Southampton Open Data Blog

Study of QR Codes in Southampton Bus Stops

March 27, 2012
by Christopher Gutteridge

Last year, an MSc student called Nick Gammer worked with data.southampton to study the value of QR Codes at bus-stops (linking to real-time data). There’s a few surprises in the results,

The key findings were:

The QR code trial was successful with increasing use over the life of the project.

Unprompted respondent comments were largely positive. The time trend of daily hit counts shows the project gained popularity over the time it was in operation, especially given book-marked hits were not recorded.

QR Code use was unaffected by the day of the week

There was little variation in average daily use and a One-Way ANOVA test confirmed no significant difference in average daily hits.

The QR code system was likely to have been beneficial to both regular, familiar, commuters and irregular, unfamiliar leisure travellers

Use was very consistent between weekdays/weekends and peak/inter-peak times.  Also, survey results asking respondents whether they would be more likely to use the service on a familiar or unfamiliar route were reasonably evenly split (57% to 43% respectively). Furthermore, there was no significant difference in the change of acceptability of wait time between the two groups.

Scanning as opposed to entering the URL in a mobile browser was the preferred access method

Only 0.6% of hits recorded were through typing a URL

It is not beneficial to provide instructions on, or promotion of QR code use as there is no effect on uptake

Use of basic posters was higher in terms of absolute hits and footfall adjusted hits, however t-tests revealed not significantly greater for either data set.

It appears QR code posters placed at stops without a shelter receive higher QR code use

The average hit rate at stops without a shelter was substantially higher (28% greater usage) however due to insufficient without shelter stop numbers and footfall data this could not be formally tested.

There is substantial variation in use by area with the urban, university and interchange areas displaying much greater use that suburban areas.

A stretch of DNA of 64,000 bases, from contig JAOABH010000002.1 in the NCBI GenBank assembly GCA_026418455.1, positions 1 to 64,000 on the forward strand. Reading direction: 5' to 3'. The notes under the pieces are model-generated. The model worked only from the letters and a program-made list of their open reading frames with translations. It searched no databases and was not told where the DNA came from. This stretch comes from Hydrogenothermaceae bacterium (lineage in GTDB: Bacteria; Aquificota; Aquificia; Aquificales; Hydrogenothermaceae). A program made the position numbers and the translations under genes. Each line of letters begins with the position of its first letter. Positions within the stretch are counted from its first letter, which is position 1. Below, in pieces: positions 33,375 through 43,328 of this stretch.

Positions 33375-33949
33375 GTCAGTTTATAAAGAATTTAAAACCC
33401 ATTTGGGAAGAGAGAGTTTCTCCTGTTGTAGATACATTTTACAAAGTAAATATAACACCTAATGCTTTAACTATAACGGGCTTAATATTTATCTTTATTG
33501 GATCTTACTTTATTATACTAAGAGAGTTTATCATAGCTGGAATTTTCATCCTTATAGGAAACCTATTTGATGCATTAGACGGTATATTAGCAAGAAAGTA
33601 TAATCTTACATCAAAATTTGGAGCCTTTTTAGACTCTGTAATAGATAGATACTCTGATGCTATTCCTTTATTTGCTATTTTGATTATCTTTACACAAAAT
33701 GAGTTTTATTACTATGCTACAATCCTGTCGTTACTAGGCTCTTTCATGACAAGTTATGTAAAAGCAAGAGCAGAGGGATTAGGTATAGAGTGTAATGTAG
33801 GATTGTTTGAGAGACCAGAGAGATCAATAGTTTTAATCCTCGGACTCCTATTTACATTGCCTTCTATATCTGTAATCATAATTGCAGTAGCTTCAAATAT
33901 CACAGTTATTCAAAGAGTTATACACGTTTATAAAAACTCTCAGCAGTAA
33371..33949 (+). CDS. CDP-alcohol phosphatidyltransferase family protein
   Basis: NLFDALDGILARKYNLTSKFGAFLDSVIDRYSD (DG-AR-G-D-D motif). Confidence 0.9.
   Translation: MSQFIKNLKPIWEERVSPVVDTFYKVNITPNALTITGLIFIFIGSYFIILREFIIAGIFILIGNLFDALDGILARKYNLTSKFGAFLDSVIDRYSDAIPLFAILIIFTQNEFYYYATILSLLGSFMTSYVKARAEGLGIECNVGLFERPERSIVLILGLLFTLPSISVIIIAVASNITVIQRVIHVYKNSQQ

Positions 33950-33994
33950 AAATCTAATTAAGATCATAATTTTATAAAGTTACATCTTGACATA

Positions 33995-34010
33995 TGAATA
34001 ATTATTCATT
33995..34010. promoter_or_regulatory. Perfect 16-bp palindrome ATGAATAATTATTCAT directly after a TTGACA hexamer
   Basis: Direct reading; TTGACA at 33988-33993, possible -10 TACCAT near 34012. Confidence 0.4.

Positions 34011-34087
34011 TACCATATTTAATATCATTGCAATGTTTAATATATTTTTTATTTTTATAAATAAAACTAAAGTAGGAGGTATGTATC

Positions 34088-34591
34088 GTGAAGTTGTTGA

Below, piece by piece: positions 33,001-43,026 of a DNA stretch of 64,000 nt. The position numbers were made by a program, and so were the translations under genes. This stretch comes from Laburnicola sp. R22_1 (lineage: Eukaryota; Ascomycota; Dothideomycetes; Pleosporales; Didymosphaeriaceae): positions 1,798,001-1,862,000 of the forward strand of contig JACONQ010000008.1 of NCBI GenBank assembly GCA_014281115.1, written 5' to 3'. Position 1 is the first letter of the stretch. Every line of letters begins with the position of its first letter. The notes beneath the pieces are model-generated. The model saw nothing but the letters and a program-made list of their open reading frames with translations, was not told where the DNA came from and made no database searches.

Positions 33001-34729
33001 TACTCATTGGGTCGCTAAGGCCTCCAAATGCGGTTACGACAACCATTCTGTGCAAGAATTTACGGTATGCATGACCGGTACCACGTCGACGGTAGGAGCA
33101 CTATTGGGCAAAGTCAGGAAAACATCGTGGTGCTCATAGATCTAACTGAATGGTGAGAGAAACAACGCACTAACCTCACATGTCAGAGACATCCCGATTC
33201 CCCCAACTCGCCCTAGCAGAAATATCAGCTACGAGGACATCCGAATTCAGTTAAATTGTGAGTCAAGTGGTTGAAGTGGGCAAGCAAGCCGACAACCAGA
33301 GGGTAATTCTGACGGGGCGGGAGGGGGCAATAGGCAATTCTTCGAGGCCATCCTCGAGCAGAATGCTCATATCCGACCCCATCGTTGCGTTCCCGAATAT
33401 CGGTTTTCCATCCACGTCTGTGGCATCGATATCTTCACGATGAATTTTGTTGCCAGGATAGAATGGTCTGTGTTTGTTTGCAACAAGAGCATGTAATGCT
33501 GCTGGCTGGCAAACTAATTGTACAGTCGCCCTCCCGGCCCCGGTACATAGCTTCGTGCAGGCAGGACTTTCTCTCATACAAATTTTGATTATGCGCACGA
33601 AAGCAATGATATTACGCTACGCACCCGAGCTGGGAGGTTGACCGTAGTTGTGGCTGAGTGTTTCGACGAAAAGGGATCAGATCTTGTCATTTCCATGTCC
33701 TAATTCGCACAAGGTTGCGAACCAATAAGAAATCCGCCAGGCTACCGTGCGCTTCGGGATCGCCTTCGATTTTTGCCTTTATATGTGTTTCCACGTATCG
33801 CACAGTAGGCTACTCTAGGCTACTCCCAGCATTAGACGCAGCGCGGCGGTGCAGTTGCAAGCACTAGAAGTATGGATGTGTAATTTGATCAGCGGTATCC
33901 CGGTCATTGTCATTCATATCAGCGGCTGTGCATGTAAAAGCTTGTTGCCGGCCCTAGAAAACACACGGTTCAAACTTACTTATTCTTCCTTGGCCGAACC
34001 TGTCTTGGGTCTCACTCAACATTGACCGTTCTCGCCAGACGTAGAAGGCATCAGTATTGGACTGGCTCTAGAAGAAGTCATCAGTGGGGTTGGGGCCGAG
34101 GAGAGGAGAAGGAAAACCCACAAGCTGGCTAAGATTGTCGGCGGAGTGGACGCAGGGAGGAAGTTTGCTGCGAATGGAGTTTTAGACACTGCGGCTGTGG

This is true for absolute average hits per stop in given areas and even more pronounced when data is adjusted for footfall.

The presence of a display does not effect QR code use

Surprisingly the average footfall adjusted hit rate was not significantly higher for stops without a functioning display giving bus arrival times. This is supported by street survey data as respondents did not find wait time significantly more acceptable due to QR code use when a display was not available.

Use of the existing SMS arrival time service is low and could be redundant

None of the 67 street survey respondents used this service suggesting potential for replacement by essentially free and often real-time QR code provision.

The QR code system was easy to use

Eighty one percent of respondents found the system either very or quite easy to use.
Easy of use was not significantly influenced by smartphone ownership, however a significantly higher proportion of respondents aged over 40 found it more challenging.

Observed behavioural change was limited; the majority was in the form of utilisation of wait time.

Due to the methodology and high service frequencies the observed behavioural change was lower than previous studies. The only observed modifications were utilisation of wait time or going to a different stop. Further research is required.

System accuracy and reliability was adequate

Eighty eight percent of respondents believed the difference between their estimated and actual bus arrival times were less than the crucial 5 minutes. There were no system errors during demonstrations or from mobile survey comments and no vandalism occurred.

Arrival time provision through QR code use substantially improved the acceptability of wait time

Sixty five percent of respondents stated receiving wait times make their wait either much or a little more acceptable. There was no significant difference in the change of acceptability of wait time between respondents at stops with and without a display, frequent and infrequent travellers or passengers faced with a short and long wait.

QR code use lead to a valuable increase in feelings of safety

Thirty nine percent of respondents, mostly interviewed during daylight hours, felt safer after receiving wait times. A significantly higher proportion of female respondents exhibited positive changes in feelings of safety.

Potential patronage increases appear large although should be treated with caution

Fifty six percent of respondents stated they would be either a little or a lot more likely to use a bus as a result of QR code use. Previous studies reveal this is likely to substantially over-represent any resulting patronage change.

Knowledge of the difference between real-time and timetable arrival information is very poor and there could be substantial benefits from improving this knowledge

Only 10% of respondents knew the difference between timetable and real-time arrival times. Confidence in the system could potentially be greatly improved by informing passengers which times can be relied upon; confidence is an essential prerequisite for reaping the benefits RTI provision.

You can view the full report here: “An appraisal of QR code use to deliver bus arrival time information at bus stops in Southampton”

Categories: Data Consumers and Research.

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